Holy Years, it seems, are a thing ever since Pope Boniface declared one in 1300, it being the 1,300th anniversary of the coming of the Saviour. Originally, Holy Years were to occur every 100 years, but after a few centuries, we got a little impatient and the timescale was shortened to every 50 years. In some parts of the world, they occur every 25 years. Laterally, there have been other adjustments. It seems you can have an ‘extraordinary’ Holy Year. Such was the case in 1933, when Pope Pius XI declared a commemoration of the 1,900th anniversary of our redemption, through the death of the Saviour. Indeed, the recently-canonised Pope John Paul II called an extraordinary Holy Year for 1983, the 1,950th anniversary of our redemption.

But what exactly is a Holy Year? At its most basic, it’s a reset button, urging us to focus more on being good Christians. But it came with inducements. Most popularly, a plenary indulgence was up for grabs. But there’s no such thing as a free lunch, even in a Holy Year. You had to earn this coveted prize by undertaking a pilgrimage to Rome, and there, among other requirements, visit a number of basilica. And this was not just for us in Holy Catholic Ireland, it was global. But in Ireland, it seemed to grip the nation. President Seán T Ó Ceallaigh led a national pilgrimage to Rome, and our national carrier, Aer Lingus, included in its winter schedule for 1950 a special return fare of £54 from Dublin or Shannon to Rome.

Of course, the prospect of flying to Rome was out of reach for the majority of the population, but the next best thing seemed to be the building of crosses on vantage points across the country. A bit like the summit of Sliabh Bawn on the day I visited, the author of the decision to place crosses in the landscape is lost in the mists of time, but most of the crosses have survived.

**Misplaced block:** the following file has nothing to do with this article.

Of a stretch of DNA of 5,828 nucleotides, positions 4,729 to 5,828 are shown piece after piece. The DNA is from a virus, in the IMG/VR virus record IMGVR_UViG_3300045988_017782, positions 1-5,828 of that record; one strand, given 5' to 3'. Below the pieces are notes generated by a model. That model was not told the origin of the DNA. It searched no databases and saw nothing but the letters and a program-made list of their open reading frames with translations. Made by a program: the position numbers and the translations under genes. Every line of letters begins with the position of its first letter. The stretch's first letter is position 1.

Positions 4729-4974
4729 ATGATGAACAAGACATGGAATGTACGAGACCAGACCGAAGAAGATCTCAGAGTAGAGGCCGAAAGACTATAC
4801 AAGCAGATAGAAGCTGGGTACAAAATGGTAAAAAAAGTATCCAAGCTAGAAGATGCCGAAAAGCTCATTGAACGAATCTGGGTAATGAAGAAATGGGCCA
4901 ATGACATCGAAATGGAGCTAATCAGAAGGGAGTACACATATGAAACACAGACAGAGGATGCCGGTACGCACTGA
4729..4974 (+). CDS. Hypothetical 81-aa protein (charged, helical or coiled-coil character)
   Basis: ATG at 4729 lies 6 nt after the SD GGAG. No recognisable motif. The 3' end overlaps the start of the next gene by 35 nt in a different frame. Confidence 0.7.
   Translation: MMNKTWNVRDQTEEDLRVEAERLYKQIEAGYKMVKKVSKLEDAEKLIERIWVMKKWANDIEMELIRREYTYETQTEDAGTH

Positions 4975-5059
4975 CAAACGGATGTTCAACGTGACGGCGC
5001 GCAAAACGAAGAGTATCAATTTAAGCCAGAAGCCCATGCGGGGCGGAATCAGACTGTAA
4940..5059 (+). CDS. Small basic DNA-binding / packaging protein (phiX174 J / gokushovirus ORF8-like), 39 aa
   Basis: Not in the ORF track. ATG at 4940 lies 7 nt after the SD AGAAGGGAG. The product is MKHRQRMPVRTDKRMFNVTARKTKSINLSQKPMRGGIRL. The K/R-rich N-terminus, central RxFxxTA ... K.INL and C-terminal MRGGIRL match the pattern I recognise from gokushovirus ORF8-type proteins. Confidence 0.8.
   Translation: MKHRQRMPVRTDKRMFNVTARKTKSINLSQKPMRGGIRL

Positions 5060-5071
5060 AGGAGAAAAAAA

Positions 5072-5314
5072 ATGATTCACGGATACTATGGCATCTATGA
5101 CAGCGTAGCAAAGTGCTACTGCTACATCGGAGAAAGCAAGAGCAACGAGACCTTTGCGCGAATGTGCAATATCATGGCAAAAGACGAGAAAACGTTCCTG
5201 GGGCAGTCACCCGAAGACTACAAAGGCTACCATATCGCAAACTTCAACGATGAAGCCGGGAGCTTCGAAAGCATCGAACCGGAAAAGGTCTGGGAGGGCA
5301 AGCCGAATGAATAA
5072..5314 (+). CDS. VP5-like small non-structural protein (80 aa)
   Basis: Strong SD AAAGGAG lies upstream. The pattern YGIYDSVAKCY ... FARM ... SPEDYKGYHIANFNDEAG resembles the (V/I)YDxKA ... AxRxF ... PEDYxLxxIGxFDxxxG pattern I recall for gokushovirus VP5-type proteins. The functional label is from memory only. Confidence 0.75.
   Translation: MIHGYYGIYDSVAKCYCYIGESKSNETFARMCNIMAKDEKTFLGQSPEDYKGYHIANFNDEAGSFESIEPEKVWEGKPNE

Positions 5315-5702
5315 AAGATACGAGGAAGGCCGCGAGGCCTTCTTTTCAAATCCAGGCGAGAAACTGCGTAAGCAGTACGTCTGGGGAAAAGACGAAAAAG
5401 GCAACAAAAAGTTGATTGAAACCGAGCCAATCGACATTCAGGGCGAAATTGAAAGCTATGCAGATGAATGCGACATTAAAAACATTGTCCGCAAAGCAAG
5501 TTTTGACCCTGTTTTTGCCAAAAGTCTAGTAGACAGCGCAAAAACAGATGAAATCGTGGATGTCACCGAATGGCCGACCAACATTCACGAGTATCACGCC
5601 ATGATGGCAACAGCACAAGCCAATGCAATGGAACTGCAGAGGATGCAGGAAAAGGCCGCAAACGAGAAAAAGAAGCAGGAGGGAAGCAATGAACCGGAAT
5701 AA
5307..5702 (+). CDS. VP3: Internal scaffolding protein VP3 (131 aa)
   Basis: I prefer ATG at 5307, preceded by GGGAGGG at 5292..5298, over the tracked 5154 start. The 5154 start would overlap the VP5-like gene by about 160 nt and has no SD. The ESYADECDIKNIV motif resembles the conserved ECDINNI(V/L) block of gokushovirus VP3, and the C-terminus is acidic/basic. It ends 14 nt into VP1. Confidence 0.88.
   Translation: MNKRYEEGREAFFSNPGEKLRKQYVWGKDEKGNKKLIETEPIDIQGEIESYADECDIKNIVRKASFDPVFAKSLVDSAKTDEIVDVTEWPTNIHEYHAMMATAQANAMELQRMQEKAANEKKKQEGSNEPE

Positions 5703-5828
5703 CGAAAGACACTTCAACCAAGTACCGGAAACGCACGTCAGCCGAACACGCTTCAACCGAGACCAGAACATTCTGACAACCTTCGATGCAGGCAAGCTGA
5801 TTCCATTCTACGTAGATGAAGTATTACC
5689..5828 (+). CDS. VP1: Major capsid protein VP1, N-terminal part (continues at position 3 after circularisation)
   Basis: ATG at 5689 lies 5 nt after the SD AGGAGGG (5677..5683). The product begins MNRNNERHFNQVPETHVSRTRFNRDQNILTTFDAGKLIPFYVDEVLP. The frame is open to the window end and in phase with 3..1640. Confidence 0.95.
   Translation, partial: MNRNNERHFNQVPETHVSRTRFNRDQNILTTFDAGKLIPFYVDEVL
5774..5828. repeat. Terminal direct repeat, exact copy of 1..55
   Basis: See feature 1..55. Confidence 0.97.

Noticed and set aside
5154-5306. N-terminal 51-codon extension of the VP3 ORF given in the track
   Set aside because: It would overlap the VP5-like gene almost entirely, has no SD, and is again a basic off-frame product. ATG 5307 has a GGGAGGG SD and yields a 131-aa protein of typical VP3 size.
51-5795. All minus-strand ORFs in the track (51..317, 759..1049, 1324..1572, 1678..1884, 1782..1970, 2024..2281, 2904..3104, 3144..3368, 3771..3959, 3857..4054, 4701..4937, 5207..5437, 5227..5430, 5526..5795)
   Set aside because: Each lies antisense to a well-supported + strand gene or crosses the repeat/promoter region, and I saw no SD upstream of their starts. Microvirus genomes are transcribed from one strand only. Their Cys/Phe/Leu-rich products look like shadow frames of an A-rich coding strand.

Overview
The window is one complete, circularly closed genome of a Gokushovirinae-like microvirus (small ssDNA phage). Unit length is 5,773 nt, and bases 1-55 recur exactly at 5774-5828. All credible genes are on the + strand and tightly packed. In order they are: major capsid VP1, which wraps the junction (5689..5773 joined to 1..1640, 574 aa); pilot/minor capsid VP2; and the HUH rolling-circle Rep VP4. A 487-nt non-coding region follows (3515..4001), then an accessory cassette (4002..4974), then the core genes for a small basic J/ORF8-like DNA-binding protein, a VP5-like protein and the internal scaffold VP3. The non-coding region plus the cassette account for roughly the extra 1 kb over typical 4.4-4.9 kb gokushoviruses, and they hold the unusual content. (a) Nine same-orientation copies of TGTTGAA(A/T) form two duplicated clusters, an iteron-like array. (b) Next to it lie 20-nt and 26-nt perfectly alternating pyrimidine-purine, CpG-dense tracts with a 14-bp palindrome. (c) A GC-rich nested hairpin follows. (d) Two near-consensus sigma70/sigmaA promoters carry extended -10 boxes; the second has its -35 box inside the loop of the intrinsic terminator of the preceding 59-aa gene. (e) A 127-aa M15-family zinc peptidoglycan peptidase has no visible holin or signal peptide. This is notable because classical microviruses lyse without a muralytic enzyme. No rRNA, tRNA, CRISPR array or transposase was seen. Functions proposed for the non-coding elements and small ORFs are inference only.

And another bit of trivia for you. The Angelus was first broadcast on Radio Éireann on the Feast of the Assumption, 15 August 1950. Popular myth associates the decision to broadcast the Angelus with the Holy Year 1950, but the truth of the matter is that plans to broadcast were at an advanced stage long before Pope Pius XII announced the Holy Year back in May 1949. It is true, though, that it was decided that the first broadcast would take place to open the Holy Year in January 1950, but technical difficulties delayed the broadcast until later in the year.

The Ireland of today bears little resemblance to the Ireland of the 1950s, and the winds of change are no more pronounced than on the very mountain where the 1950 Holy Year Cross in Roscommon was constructed. Once a solitary monument, visible from much of Roscommon and many of its neighbouring counties, the cross, now surrounded by wind turbines, is difficult to pick out. No doubt revered in the local area, where scarcely a family will not have a direct connection to its construction, the cross has stood for better than 70 years. Though it will be of little consequence to me, let’s hope, 70 years hence, that the cross will still be looking out over the Roscommon landscape and beyond and giving the odd explorer pause for thought.